Woman Who Honked Horn at Protest Gets Some Bad News

If you’re tempted to honk your car horn in support of protesters, you might want to think twice in California. That’s because on Friday, a three-judge panel for the US Court of Appeals for the 9th Circuit upheld a lower court’s ruling against Susan Porter, deciding that honking one’s horn isn’t free speech. The case saw its origins in October 2017, when Porter repeatedly leaned on her car horn in solidarity with protesters she was driving past outside of GOP Rep. Darrell Issa’s office in Vista, who were demonstrating against Issa’s support of then-President Trump, per the Washington Post.

Porter honked her horn a total of 14 times, in short bursts, as she cruised by the demonstrators—and was subsequently pulled over by a San Diego County sheriff’s deputy, who gave her a ticket and cited her for misusing her car horn. The citation came about because Porter was said to have violated a 1913 law that prohibits anyone from using the horn for anything other than warning other drivers, per Courthouse News. Although that citation was dismissed the following February when the deputy didn’t show in court, Porter brought a lawsuit, claiming her First Amendment and 14th Amendment rights had been violated.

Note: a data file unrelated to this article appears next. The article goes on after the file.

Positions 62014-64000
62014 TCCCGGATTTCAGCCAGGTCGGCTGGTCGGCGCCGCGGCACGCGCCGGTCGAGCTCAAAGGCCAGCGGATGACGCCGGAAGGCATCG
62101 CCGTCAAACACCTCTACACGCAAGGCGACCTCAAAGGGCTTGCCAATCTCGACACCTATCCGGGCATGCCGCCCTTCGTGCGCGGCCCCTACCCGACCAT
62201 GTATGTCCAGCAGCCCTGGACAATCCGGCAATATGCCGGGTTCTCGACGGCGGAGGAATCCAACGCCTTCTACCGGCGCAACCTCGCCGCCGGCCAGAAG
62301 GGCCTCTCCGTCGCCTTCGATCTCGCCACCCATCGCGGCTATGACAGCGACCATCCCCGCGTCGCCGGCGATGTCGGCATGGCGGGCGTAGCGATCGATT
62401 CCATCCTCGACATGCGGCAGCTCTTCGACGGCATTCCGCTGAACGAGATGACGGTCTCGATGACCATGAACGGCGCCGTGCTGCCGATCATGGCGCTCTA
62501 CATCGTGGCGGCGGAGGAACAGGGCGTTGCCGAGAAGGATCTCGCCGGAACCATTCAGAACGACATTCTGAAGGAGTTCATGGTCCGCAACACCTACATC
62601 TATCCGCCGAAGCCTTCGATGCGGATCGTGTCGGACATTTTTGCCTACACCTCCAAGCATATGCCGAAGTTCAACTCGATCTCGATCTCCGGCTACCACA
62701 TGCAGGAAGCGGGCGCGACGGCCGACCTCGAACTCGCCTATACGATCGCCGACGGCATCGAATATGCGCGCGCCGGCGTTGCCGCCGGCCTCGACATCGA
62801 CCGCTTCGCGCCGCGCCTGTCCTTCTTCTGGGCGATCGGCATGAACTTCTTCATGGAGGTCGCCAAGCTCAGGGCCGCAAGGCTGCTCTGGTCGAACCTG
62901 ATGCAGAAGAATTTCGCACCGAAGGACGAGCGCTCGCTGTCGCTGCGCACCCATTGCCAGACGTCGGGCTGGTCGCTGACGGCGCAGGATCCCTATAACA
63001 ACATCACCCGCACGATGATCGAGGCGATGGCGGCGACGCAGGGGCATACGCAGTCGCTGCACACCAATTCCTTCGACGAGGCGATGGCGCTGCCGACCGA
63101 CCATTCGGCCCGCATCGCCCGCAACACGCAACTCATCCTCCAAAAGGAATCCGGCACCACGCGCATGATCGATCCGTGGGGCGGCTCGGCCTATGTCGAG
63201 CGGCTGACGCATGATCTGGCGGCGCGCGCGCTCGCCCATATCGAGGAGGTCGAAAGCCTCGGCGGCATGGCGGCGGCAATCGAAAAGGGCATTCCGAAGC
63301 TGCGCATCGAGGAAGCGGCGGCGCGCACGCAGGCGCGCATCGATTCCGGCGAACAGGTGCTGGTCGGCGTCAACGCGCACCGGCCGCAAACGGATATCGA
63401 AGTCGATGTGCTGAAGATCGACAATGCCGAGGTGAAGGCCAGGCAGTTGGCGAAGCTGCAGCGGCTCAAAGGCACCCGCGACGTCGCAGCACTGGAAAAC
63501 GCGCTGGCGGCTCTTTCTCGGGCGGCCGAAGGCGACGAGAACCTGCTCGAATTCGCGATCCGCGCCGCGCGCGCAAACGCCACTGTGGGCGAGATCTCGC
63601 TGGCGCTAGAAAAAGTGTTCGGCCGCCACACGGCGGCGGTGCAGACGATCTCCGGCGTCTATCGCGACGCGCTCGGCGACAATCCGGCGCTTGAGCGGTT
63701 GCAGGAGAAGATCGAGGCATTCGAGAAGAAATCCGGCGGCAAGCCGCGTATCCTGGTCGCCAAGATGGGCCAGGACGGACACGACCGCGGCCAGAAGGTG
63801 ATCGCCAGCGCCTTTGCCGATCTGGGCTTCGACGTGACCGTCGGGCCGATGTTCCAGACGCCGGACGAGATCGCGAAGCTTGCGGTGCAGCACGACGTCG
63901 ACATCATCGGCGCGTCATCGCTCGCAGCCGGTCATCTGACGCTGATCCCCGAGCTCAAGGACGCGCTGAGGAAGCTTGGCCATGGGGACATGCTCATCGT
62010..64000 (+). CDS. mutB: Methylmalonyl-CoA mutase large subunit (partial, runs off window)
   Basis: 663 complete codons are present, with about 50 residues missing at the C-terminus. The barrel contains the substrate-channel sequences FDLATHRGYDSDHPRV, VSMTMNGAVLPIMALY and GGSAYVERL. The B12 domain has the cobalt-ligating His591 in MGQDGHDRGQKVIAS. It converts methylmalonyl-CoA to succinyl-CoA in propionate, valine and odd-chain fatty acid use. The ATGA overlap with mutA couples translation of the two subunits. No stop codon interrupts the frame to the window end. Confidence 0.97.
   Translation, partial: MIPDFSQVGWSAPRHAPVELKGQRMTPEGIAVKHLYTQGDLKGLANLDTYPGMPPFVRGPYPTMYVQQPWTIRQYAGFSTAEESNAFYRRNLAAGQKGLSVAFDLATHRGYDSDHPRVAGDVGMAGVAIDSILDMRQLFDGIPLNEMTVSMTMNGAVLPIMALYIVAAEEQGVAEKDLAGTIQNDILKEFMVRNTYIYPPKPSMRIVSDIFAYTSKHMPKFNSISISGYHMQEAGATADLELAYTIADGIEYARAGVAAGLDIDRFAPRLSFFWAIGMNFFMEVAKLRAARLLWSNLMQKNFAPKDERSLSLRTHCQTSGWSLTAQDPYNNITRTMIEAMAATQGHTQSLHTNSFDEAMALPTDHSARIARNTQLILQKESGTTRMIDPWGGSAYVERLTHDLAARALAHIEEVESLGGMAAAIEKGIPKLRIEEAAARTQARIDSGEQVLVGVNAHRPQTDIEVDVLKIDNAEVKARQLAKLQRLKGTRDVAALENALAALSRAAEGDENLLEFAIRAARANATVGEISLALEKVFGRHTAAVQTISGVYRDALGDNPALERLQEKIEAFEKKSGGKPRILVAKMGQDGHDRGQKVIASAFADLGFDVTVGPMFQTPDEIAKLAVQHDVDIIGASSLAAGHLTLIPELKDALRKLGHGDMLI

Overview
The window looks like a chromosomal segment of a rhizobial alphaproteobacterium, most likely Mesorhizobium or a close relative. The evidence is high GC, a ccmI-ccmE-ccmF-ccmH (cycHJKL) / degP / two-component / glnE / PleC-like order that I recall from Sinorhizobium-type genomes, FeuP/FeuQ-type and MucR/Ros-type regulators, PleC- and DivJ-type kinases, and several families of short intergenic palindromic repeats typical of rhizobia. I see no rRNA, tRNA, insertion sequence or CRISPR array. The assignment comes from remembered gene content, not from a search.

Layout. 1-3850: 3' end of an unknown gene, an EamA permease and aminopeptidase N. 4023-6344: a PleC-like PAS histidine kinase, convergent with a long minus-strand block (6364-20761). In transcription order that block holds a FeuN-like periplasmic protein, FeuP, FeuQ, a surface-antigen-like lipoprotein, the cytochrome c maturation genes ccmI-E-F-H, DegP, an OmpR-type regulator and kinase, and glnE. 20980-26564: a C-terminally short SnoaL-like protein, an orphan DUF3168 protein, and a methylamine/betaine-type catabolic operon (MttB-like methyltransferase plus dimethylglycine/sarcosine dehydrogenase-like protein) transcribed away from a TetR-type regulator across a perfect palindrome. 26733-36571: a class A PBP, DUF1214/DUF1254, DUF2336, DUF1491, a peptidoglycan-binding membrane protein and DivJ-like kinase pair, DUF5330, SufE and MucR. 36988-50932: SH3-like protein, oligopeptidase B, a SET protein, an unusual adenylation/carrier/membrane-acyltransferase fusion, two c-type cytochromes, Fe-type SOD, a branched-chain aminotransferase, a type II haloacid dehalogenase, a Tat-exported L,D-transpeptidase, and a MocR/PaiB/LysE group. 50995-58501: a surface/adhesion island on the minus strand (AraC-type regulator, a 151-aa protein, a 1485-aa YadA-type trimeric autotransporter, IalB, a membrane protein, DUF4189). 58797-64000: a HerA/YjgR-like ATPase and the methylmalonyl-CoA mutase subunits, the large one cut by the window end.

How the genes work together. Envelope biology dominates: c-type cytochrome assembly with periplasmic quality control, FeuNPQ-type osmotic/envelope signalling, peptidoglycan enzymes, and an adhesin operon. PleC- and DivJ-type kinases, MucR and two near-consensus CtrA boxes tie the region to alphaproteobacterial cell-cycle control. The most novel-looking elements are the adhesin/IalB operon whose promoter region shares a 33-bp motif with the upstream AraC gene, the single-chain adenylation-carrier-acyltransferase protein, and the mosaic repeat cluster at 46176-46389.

Porter noted that honking wasn’t just for political speech, but also for celebrating good news, greeting people, or alerting someone that you’d arrived to pick them up. The lower court’s decision against her, however, was handed down in February 2021, which the appeals court upheld last week. “[For] the horn to serve its intended purpose as a warning device, it must not be used indiscriminately,” Judge Michelle Friedland wrote for the majority, per the Post. Friedland added that there were other ways to show support for protesters, including waves, giving a thumbs-up, and bumper stickers.

Dissenting Judge Marsha Berzon disagreed, noting, per the Metropolitan News-Enterprise: “Honking at a political protest is a core form of expressive conduct that merits the most stringent constitutional protection.” David Loy, Porter’s lawyer, says they’re deciding whether to bring their case before the full appeals court, or all the way up to the Supreme Court. “People do this every day,” Loy said, per Courthouse News. “This is a significant cutback on the exercise of core free speech rights.” (Read more honking stories.)